Ugandan opposition leader Bobi Wine has raised the alarm over his security, claiming soldiers surrounded his home on Friday evening.
Wine had earlier claimed victory in the presidential elections, rejecting as a "complete sham" early results that gave President Yoweri Museveni a wide lead.
Wine told journalists he felt under threat as soldiers surrounded his home on Friday, after they jumped over the fence of his compound following his first accusations of fraud to the press.
President Museveni, 76, is seeking a sixth term after almost four decades in power, and the former popstar Wine has emerged as his main rival in a youthful country where most have known only one president.
The internet remained down for a third day as vote counting continued from Thursday's poll, with provisional results from 39 percent of polling stations giving Museveni an early lead of 62 percent while Wine trailed with 29 percent.
As the results came in, Wine said in an interview at his home that soldiers had beaten his security guard before taking up position around his house.
"They jumped over my fence. They came inside my compound. They are here right now. I don't know why they're here. But I'm imagining they are here to harm me. I feel threatened," said the 38-year-old, who described the invasion as unprecedented and "a siege".
He said he confronted the soldiers, who briefly cocked a gun at him and journalists, and refused to respond or leave.
- 'We defeated the dictator' -
Earlier Wine had reeled of a list of election regularities during a press conference in his garden, such as ballot box stuffing, and his party's polling agents being beaten and chased away in parts of northern and western Uganda.
"I am very confident that we defeated the dictator by far. I call upon all Ugandans to reject the blackmail. We have certainly won the election and we've won +it by far," Wine said journalists.
"Whatever is being declared is a complete sham, we reject it and we dissociate ourselves with it."
Wine, whose real name is Robert Kyagulanyi, promised to provide video evidence once the internet was restored.
Election commission chairman Justice Simon Mugenyi Byabakama said he did "not appreciate the assertion that these results we are reading out are rigged".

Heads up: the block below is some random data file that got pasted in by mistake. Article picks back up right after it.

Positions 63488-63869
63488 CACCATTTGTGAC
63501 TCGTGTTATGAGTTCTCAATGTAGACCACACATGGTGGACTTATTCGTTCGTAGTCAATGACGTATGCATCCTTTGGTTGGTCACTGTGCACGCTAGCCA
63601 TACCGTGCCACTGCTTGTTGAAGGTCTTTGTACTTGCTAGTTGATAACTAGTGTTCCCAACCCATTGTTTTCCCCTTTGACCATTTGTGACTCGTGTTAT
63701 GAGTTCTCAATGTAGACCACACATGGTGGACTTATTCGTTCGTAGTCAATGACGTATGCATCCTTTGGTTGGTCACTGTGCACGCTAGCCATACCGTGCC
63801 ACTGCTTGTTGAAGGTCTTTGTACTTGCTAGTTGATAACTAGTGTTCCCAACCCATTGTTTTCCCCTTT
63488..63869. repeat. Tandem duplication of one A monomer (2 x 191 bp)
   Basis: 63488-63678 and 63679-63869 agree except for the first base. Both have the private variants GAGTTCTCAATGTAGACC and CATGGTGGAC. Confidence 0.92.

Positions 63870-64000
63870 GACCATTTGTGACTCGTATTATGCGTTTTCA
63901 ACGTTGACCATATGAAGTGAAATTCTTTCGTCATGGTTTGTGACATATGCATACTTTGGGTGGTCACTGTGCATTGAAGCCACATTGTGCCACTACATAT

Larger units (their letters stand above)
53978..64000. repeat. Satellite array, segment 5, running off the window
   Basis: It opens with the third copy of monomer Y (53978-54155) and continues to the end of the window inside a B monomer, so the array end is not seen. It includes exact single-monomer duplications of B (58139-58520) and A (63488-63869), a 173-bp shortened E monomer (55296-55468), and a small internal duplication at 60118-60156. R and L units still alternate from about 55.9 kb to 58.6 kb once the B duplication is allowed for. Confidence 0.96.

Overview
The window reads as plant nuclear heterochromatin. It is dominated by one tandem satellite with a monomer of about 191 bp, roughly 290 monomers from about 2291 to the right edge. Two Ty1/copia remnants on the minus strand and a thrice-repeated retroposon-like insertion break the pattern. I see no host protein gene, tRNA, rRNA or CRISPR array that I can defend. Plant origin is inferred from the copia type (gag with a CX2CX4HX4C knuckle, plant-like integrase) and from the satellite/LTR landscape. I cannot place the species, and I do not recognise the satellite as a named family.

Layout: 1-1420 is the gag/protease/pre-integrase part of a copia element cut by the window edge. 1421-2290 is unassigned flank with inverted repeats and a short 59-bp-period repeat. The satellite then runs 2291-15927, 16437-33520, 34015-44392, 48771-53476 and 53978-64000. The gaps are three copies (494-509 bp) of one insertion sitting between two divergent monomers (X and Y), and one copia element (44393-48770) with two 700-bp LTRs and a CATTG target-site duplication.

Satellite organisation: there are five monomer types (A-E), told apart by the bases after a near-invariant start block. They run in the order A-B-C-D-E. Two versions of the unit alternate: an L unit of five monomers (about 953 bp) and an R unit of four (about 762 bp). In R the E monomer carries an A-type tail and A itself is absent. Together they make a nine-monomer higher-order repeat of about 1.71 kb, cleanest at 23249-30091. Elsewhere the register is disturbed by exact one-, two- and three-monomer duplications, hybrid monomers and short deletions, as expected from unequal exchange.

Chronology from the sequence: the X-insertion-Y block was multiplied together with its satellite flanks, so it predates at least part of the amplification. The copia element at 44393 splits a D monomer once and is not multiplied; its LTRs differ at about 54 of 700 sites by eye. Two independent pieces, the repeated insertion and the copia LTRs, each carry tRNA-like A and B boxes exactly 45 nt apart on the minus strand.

"The onus is on candidate Kyagulanyi to show how votes are rigged."
On Friday morning the capital Kampala was quiet and some businesses remained closed, while soldiers and police patrolled on foot.
Full results are expected by Saturday afternoon.
Museveni faced a total of 10 candidates, but it is the popularity of the former popstar Wine, who grew up in a slum and is nicknamed the "ghetto president", that has rattled the former rebel leader.
The poll followed one of the most violent campaigns in years, with harassment and arrests of the opposition, attacks on the media and scores of deaths.
However Byabakama said the vote had gone off in a "peaceful and tranquil manner".
Police spokesman Fred Enanga said there had been "no major cases of violence reported".
A senior foreign diplomat told AFP there had been sporadic incidents of violence and many irregularities, but no sign of mass manipulation.
- Observers denied -
The US, EU, UN and global rights and democracy groups have raised concerns about the integrity and transparency of the election.
The United States, a major aid donor to Uganda, cancelled a diplomatic observer mission after too many of its staff were denied permission to monitor the election, and aside from an African Union mission there was no major international group watching over the vote.
Museveni has ruled Uganda without pause since seizing control in 1986, when he helped to end years of tyranny under Idi Amin and Milton Obote.
Once hailed for his commitment to good governance, the former rebel leader has crushed any opposition and tweaked the constitution to allow himself to run again and again.
And for many in the country, where the median age is 16, Museveni's glory days are no longer relevant or sufficient.
But Museveni, one of Africa's longest serving leaders, has never lost an election and observers expect this time around will be no different.
His opponents -- most visibly Wine, who spent much of the campaign in a bulletproof vest and combat helmet -- were arrested, blocked from rallying and dispersed with tear gas throughout the campaign.
Two days of protests in November led to the deaths of 54 people.